In this series, youth poised to be Chicago’s future leaders (UCAN program participants and recent alumni) interview current Chicago leaders in their fields of interest.
For our fifth interview, Caleb Hunter, a former UCAN participant and now a college sophomore studying Cybersecurity, met with Robert Matles, a technologist and Managing Director for J.P. Morgan Chase, the global financial firm, who helps lead over 1800 technology professionals housed in seven very un-bank-like floors of the firm’s downtown Chicago office. They discussed what it takes to get into technology, what firms are looking for in new hires, and even whether or not Chicago will be the next Silicon Valley.
Find other episodes here.
Caleb Hunter: Mr. Matles, would you please introduce yourself?
Robert Matles: First of all, I want to thank you for the opportunity to spend some time with you today. My name is Rob Matles, and I’m a managing director at J.P. Morgan Chase. I’m a technologist and I work on and build systems that move ten percent of the world’s money every day.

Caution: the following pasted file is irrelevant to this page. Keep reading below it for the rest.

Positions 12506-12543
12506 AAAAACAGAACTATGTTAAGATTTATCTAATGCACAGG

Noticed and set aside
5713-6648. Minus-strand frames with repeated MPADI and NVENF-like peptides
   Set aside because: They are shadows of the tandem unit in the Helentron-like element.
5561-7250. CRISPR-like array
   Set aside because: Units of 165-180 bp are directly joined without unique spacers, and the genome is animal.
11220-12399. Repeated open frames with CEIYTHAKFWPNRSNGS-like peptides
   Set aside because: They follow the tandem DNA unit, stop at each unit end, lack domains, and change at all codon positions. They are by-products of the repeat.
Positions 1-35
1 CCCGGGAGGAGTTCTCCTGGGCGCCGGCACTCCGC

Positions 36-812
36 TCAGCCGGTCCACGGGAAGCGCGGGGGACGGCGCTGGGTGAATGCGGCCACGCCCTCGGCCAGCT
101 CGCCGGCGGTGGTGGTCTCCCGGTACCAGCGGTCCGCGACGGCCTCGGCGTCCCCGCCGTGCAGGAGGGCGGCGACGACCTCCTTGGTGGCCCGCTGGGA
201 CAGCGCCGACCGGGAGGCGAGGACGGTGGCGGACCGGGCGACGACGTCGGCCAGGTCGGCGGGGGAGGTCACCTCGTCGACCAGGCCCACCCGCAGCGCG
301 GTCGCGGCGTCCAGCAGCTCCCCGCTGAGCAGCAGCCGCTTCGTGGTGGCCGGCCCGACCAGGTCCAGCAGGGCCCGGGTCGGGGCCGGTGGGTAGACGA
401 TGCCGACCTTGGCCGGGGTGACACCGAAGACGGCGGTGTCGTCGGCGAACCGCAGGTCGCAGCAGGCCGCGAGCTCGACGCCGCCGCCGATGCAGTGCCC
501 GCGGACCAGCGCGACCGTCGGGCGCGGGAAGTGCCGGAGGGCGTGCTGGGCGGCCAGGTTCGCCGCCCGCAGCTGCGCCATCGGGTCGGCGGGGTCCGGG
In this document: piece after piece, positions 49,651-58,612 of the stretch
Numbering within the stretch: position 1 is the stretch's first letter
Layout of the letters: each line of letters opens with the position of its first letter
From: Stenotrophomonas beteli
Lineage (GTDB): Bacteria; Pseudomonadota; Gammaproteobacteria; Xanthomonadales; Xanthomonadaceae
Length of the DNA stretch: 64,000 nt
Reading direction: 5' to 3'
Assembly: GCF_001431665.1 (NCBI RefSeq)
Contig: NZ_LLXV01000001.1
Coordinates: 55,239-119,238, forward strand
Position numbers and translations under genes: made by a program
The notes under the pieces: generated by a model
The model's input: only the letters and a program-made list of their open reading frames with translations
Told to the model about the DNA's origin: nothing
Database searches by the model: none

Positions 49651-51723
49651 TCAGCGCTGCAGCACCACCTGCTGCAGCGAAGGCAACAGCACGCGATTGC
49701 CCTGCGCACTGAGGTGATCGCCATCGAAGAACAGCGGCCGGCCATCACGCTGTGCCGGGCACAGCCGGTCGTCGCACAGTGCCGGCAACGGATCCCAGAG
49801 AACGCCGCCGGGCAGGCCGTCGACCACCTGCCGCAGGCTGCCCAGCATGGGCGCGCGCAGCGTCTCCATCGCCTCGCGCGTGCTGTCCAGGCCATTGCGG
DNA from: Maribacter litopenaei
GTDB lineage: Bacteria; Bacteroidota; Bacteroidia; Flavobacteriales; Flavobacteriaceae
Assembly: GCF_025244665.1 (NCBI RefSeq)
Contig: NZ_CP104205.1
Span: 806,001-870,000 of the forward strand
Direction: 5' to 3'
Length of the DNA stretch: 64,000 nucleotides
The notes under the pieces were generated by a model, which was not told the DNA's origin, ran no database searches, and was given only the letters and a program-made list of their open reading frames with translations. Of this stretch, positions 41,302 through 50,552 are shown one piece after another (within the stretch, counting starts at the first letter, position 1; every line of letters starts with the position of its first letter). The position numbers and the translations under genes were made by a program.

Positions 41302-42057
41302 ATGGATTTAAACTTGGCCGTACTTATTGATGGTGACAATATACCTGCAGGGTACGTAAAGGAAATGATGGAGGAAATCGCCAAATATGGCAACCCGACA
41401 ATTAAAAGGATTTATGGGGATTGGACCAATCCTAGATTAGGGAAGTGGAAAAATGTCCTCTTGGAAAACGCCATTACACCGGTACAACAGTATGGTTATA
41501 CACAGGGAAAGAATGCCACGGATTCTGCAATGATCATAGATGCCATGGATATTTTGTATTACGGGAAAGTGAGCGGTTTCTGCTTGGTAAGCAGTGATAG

CH: What are the best qualities of your job?
RM: I’ll tell you that for me, the best thing is to work with some fantastic people. I can’t stress how incredible the amount of energy, the amount of passion, the amount of curiosity, and the amount of intellect is here.
The other thing that I really like about this job is that you can make a difference. So, what we work on you can actually see value in it. I’ll give you an example. Last year, I was working on a project where we reduced the time it takes to open accounts for big companies, from 12 days to less than two hours. So, think of the value of that to companies who are now able to open accounts that quickly and start doing business with us. So, you can really see the positive impact you have on the economy.